My novel Heading over the Hill and the three stages of marriage.

When I wrote Heading over the Hill, I decided that my main protagonists would be a married couple who arrive in West Devon. Having left their children behind in their former house in Lancashire, they are now looking for a new life, an opportunity to start again.

My protagonists Billy and Dawnie are retired and in their early seventies. They have inherited some money  from Billy’s father and they want to buy a new home. Their children have grown, they have grandchild, great grandchildren, so the opportunity to start again is exciting. They have shared fond memories and they have different views on their newly empty nest, but they are both convinced that they have an ideal opportunity to concentrate on themselves.

Dawnie and Billy’s marriage hasn’t been an easy one. It’s been filled with children and laughter but, for some of the time, Billy has been an absent father. Although loyal to his wife, Billy is far from the perfect husband and Dawnie has had to shoulder much of the responsibility for day-to-day living over the years. Their marriage hasn’t been easy.

Billy and Dawnie aren’t a conventional couple. He keeps his Harley Davidson in the hall and she is outspoken and bold, wearing bright wigs and clothes. Not all the neighbours like them immediately but, as a couple, they are inseparable and fiercely loyal to each other.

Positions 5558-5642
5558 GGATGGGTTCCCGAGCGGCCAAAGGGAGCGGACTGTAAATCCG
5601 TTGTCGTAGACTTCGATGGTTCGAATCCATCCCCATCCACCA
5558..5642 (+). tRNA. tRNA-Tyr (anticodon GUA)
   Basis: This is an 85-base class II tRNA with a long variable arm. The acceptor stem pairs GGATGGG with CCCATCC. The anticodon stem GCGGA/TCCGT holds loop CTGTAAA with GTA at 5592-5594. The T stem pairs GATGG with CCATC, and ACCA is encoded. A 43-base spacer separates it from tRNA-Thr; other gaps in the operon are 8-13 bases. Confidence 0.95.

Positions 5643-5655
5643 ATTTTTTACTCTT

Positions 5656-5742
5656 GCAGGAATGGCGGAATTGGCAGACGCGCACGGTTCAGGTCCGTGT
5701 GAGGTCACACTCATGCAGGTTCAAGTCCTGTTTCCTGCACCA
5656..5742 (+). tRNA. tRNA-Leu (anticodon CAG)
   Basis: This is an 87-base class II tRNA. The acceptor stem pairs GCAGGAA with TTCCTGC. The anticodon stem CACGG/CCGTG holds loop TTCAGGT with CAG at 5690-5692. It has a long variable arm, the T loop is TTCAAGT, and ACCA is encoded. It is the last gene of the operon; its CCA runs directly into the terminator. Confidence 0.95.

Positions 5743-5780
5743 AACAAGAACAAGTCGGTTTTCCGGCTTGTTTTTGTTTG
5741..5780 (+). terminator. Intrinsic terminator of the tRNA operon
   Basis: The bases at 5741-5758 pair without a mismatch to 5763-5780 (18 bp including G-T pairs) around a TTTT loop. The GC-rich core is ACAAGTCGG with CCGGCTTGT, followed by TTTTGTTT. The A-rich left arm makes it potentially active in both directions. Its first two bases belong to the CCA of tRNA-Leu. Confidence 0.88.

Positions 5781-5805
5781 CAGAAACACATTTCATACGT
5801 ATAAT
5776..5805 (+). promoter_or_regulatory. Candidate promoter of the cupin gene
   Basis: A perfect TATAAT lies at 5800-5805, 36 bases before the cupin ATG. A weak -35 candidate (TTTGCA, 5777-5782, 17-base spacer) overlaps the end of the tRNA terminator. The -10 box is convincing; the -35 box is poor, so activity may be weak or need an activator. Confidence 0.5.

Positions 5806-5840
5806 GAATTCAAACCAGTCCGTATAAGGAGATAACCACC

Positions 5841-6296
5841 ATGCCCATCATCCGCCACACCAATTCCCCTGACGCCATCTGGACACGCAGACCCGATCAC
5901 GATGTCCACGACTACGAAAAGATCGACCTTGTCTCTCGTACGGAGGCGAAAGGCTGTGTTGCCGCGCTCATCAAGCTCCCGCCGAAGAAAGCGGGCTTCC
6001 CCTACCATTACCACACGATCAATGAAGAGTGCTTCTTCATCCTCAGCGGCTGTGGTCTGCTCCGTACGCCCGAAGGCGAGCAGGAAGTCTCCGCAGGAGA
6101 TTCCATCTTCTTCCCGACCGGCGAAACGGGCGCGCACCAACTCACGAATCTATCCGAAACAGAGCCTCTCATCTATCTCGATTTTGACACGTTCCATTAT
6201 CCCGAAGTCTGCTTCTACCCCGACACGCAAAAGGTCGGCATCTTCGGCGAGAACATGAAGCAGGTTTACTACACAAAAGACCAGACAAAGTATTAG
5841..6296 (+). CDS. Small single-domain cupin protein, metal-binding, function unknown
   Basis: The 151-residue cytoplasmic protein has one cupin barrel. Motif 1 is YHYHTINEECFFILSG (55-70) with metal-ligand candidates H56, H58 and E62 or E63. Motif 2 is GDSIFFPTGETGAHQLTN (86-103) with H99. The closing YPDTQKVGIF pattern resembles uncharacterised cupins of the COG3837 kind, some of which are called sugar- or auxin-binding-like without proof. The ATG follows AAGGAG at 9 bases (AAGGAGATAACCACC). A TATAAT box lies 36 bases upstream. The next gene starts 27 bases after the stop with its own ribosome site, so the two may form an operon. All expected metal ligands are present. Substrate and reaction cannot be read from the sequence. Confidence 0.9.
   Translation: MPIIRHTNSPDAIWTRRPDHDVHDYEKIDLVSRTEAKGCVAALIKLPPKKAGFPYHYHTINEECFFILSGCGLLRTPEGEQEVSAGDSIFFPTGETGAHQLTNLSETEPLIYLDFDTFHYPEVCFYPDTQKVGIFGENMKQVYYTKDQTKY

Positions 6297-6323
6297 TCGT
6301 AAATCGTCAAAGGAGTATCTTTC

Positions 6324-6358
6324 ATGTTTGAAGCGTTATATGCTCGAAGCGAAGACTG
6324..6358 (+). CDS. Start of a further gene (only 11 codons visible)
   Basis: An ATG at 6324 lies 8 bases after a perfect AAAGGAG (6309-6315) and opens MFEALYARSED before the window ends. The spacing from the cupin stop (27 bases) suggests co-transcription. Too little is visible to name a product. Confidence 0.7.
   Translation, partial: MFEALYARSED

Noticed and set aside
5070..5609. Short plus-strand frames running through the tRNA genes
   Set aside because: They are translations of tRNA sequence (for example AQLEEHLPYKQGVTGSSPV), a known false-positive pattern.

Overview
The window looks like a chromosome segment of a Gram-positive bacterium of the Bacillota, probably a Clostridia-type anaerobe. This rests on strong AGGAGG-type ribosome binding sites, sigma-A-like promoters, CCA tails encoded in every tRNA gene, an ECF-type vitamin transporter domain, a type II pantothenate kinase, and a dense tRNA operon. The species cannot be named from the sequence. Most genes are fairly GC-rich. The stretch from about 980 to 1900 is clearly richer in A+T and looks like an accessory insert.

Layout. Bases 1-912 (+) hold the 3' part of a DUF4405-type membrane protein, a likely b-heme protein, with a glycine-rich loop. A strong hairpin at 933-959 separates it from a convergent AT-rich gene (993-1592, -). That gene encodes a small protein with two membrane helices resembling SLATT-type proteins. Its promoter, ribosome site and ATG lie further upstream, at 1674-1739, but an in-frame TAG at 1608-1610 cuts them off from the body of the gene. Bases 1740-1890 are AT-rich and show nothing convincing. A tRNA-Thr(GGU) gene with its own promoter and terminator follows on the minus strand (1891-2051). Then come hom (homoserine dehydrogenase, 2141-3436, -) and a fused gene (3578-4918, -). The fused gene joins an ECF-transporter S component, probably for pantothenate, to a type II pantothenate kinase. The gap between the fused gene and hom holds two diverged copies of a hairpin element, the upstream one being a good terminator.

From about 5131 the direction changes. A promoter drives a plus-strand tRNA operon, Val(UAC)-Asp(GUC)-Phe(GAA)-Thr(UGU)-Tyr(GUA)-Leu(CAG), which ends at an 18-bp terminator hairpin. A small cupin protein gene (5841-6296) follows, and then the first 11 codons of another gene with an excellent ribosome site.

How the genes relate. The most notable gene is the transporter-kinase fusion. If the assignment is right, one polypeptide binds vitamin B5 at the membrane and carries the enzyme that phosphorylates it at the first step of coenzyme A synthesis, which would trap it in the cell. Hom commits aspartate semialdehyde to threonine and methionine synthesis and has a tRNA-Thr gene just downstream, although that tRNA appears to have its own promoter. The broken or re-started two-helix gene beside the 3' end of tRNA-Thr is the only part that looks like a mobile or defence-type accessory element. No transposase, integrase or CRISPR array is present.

Many people will recognise the stages of Billy and Dawnie’s marriage and, although I wanted to focus on the ‘third’ stage, a succinct history of the first two stages was important to establish in order to create a background to their story.

They met in their early twenties, besotted with each other, quickly recognizing their soul mate in the other and, without any careful thought for the future, they married and began a family. The first stage of marriage can be, in many cases, a whirlwind of strong emotions, a belief that the relationship will last forever, that it is idyllic and that true love is everything. Love conquers all! Of course, this doesn’t describe everyone’s first stage of a long-term partnership, but  Dawnie and Billy hurled themselves into marriage believing that it was going to be perfect forever, and much easier than they thought.

The second stage of their marriage was the treadmill stage, the mayhem of bringing up children that Emma Murray writes about so wittily in Time Out. For couples who don’t have children, perhaps it’s a more settled stage although external demands like careers and mortgages usually rear their heads for us all. But when Billy and Dawnie’s two children, Lindy Lou and Buddy, arrive they dominate their parents’ daily existence. With Billy not always present, or with frequent changes unsettling the family regime, life is not easy for Dawnie and, in fairness, Billy has a history which remains with him in the present. The love-conquers-all dream becomes simply about day-to-day survival.

Billy and Dawnie decide it’s time to move to Devon and find the perfect house by the sea. The third stage of their marriage is ‘their time’. The children are no longer dependent and Dawnie and Billy have the opportunity to follow their own path and to choose the life they would prefer. They rent a house in Margot Street, immediately termed ‘Maggot Street’ by Dawnie, in order to search for the dream house.